10. Write routinely over extended time frames (time for research, reflection, and revision) and shorter time frames (a single sitting or a day or two) for a range of tasks, purposes, and audiences.
Ultimately, writing is a skill for adult life, growing steadily more important in an information age. This last Common Core writing standard calls for writing to become a reliable, flexible habit for all students by the time they complete high school, so that they are ready for college and career success.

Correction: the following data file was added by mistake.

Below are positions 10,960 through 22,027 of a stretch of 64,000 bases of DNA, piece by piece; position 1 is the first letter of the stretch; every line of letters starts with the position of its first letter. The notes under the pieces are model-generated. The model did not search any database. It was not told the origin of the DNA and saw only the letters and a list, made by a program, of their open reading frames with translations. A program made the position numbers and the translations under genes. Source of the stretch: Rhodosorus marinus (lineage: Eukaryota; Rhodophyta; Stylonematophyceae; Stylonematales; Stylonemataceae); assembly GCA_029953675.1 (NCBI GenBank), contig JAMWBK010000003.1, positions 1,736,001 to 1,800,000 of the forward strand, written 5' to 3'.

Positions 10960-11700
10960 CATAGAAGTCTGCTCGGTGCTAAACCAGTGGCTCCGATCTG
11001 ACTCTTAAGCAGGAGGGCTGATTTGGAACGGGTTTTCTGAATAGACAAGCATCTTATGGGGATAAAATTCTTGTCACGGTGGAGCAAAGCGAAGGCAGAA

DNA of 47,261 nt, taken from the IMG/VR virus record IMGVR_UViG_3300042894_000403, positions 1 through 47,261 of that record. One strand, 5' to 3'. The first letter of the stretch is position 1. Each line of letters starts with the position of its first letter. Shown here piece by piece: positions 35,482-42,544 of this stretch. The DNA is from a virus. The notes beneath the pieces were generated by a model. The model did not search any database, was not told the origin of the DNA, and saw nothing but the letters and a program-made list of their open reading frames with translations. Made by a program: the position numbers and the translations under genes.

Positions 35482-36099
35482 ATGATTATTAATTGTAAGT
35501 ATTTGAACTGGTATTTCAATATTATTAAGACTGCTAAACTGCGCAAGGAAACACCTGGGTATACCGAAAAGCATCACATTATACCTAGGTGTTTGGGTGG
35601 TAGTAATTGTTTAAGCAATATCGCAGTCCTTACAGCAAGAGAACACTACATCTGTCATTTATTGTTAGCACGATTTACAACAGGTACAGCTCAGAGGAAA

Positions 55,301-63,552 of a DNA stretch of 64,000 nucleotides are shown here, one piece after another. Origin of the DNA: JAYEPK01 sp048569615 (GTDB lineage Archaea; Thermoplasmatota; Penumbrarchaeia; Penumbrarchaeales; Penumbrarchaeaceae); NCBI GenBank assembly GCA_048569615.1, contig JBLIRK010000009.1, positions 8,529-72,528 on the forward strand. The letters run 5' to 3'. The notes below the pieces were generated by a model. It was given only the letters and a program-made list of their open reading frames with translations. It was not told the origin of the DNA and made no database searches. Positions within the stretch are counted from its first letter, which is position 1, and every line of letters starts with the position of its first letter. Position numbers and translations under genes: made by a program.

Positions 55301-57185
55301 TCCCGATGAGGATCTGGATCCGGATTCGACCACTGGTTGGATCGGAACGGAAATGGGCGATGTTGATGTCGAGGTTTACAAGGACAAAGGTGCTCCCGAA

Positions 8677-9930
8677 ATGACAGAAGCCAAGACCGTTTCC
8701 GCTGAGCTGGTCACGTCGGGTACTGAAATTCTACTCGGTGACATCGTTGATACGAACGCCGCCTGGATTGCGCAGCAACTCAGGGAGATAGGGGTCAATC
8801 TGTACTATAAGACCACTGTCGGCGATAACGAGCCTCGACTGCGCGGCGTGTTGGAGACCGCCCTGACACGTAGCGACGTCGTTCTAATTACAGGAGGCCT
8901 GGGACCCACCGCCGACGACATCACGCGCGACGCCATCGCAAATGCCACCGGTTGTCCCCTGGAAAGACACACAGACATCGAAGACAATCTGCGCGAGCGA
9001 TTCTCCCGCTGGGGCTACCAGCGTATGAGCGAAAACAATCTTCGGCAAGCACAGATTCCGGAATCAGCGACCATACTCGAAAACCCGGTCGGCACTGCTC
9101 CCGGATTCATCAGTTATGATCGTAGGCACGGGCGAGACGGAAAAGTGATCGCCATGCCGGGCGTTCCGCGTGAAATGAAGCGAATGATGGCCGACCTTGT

That writing won't all be sonnets and it won't all be work memos: the writing the next generation will do will have varied goals and styles and deadlines, but Common Core aims for them to be ready to participate, contribute, and write in the ways that are valuable for their future and ours.
You can download the complete Common Core State Standards here. They were developed by organizations of governors and chief state school officers like Kentucky's Commissioner of Education, and they've been adopted by 46 states (47 for the mathematics standards).